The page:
Hiking excursions provide an incredible opportunity to engage with the natural world while stimulating your body with healthy exercise, but what foods should you bring along on your outdoor adventure to keep your body happy and well-nourished?
As an activity-based hobby, hiking generally demands a higher intake of nutritious foods to power your body, supplying it with the drive to keep running at a comfortable level. This makes it important to choose fresh, hardy foods that’ll positively impact your hiking experience and maximize your stamina.
Regardless of whether you plan a single or multi-day hike, it’s best to select lightweight foods that supply your body with adequate energy to tackle strenuous trails and remain active for a prolonged amount of time.
What to Eat Before Hiking
Carbohydrates supply the main fuel for your muscles, so opt to consume easily digestible carbs before setting out on your hike. Proteins are also essential for exercise to build, maintain and repair muscles, making them a healthy addition to your pre-hike meal.
Fueling up with nutritional staples like oatmeal, eggs, fruits, and vegetables, provides your body with lasting energy and improved endurance, filling you up without weighing you down.
If you take the initiative to eat a good meal before your hike, you should feel invigorated for a long time after, but it’s important to continue refueling your body as you hike. While certain backpacking snacks serve as ideal dietary solutions regardless of the hike you commit yourself to, your preparation may shift slightly depending on if you aim to set out on a single or multi-day hike.
What to Eat During a Single Day Hike
Single day hikes afford you a little more flexibility in that you can choose to pack perishable foods to eat. However, if you do, don’t forget to protect perishables from the heat and insulate them, as they can spoil when exposed to warm conditions. With certain foods like fruit, it may be better to consider something durable like an apple instead of a banana.
The same logic applies to the packaging of food, as individually sealed string cheese would work better than a package of shredded cheese.
While hiking, you may discover a suppressed appetite, but remember to eat, ensuring your body regulates its temperature well and remains energized. Snacking over the course of your hike is crucial, so aim to eat nutrient-dense food at least once an hour.
Some of the best foods to eat while hiking includes energy bars, granola bars, nuts, and trail mix, as each of them offers the carbohydrates and protein necessary to recharge your body. Snacks that feature added sugars are problematic when hiking, as they can cause your energy to crash.
Along with regular eating, frequent hydration is key. Take periodic sips of water, whether or not you feel thirsty.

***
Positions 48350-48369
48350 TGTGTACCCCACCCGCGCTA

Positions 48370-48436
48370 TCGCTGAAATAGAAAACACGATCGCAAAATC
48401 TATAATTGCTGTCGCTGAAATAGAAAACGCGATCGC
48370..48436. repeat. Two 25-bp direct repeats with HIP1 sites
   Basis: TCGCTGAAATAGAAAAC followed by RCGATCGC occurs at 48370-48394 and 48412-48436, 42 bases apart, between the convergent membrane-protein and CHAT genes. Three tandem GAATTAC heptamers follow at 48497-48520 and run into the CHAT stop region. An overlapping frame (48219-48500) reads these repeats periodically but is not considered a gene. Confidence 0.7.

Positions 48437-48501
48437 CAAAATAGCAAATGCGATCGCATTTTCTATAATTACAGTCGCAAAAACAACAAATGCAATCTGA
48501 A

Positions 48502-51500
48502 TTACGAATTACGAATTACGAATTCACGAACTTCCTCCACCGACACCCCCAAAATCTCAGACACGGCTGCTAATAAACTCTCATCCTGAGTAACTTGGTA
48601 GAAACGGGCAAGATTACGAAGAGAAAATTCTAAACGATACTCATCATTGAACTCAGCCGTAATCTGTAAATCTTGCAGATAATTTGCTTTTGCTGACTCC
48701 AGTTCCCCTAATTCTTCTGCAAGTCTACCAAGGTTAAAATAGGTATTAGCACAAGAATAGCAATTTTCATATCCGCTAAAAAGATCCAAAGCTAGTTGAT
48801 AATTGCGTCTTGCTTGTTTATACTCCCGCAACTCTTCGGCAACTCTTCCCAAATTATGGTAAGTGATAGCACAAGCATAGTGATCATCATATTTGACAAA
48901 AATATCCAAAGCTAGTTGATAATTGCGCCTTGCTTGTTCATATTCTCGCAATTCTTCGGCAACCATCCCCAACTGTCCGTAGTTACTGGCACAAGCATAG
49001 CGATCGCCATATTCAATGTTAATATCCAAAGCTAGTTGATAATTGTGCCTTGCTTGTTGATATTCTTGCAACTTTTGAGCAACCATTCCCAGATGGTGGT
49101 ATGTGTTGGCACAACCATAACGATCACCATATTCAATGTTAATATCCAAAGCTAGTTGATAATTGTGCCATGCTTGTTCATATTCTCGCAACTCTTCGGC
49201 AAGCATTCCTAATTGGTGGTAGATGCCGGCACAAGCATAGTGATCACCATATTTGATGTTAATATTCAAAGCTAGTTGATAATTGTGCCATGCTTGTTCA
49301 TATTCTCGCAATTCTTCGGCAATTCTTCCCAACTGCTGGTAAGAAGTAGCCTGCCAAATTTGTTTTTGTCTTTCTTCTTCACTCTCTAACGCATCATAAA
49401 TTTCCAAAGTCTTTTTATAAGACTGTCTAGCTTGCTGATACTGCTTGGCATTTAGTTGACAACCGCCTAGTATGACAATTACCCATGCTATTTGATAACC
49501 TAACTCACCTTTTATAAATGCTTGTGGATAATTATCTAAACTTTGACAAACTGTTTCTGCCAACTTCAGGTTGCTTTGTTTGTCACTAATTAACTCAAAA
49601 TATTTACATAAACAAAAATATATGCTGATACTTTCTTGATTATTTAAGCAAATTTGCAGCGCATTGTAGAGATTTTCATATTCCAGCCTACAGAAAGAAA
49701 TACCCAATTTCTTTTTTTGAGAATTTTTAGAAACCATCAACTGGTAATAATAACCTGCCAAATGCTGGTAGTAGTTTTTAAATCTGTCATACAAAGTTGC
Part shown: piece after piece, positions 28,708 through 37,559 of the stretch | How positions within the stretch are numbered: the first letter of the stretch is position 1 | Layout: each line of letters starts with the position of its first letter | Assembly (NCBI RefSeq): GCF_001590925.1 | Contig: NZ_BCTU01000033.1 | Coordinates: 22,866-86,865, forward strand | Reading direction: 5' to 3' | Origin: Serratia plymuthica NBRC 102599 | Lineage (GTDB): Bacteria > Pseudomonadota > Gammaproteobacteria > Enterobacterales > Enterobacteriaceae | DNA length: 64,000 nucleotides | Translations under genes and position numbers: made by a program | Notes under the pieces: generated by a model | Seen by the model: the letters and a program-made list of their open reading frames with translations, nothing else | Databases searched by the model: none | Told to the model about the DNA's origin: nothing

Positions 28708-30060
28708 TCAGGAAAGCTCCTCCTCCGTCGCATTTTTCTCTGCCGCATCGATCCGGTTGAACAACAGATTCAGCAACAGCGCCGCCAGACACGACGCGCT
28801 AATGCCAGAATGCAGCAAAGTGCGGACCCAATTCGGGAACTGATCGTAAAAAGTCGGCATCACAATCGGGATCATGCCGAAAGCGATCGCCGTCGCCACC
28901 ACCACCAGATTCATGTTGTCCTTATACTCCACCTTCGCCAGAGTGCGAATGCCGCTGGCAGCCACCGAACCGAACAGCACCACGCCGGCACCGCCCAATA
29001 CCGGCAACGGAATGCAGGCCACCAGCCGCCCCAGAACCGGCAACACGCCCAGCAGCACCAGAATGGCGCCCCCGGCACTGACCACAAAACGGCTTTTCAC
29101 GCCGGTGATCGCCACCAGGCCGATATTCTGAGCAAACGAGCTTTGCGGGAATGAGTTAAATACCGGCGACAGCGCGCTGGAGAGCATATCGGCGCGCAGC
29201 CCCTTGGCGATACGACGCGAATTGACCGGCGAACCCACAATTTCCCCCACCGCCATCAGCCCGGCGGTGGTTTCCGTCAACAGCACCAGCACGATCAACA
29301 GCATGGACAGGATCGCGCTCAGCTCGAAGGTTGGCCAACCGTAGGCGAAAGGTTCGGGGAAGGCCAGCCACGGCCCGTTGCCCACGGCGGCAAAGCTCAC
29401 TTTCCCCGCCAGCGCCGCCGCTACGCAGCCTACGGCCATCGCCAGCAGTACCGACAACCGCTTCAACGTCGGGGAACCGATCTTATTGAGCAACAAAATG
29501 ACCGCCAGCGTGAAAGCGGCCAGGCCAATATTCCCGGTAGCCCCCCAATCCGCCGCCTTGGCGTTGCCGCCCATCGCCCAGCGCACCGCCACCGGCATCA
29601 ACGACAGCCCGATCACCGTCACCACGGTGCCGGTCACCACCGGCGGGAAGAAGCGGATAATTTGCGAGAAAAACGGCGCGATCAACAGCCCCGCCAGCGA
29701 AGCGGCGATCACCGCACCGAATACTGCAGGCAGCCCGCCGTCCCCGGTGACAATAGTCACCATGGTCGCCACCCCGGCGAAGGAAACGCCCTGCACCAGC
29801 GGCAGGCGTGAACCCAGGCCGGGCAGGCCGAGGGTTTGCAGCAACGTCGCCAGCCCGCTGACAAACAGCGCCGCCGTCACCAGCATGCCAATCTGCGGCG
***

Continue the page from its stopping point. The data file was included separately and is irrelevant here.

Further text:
If you find yourself needing more water than you pack, exercise caution when drinking from natural sources. Boiling water to kill off any microorganisms is recommended to assure one’s safety, but water filters or purification tablets can also be used to make it suitable for consumption.
When seeking to maintain one’s hydration, it’s important to realize that your stomach needs to re-hydrate dried fruit to digest it, so if you don’t refuel your body with enough fluids, you could become dehydrated.
What to Eat During a Multi-Day Hike
For multi-day hiking excursions, many of the same snacks can be incorporated into your diet, but more attention will need to be given toward the inclusion of filling meals that replenish your body after a tough day of exercise.
While limited to foods you can bring along in your backpack, there are several easy campfire dinners you can make to provide your body with the nutrients it needs to recharge, whether that be instant noodles, rice, soup or beans.
There’s something distinctly rewarding about cooking over a campfire, but without a familiarity for best practices, you may encounter some issues, so there are a few aspects you should take into consideration.
Before starting your fire, make sure it’s contained by a ring, which serves as a physical barrier between the flames and any nearby plants. Depending on the conditions of your hike, you may already have access to a fire ring at a campsite or on a trail, but if you don’t, you’ll need to build one from scratch. Make sure you oil the grate or pan before adding your food, or you’ll end up with a sticky mess and half your food in the fire.
Prior to setting out on your hike, spend some time researching whether or not locally sourced wood can be used for your campfire. Several national parks forbid campers from collecting wood in the surrounding area since it would disrupt the natural landscape and native wildlife.
With a cast-iron pan and oil for cooking, your food will be a welcomed treat after a long day of hiking.
Always Come Prepared
When it comes to eating while hiking, preparation is key. With healthy snacks to continuously refuel your body as you hike, you’ll maintain your energy and enjoy the experience even more.
Scott Huntington is a writer from central Pennsylvania. He enjoys working on his home and garden with his wife and 2 kids. Follow him on Twitter @SMHuntington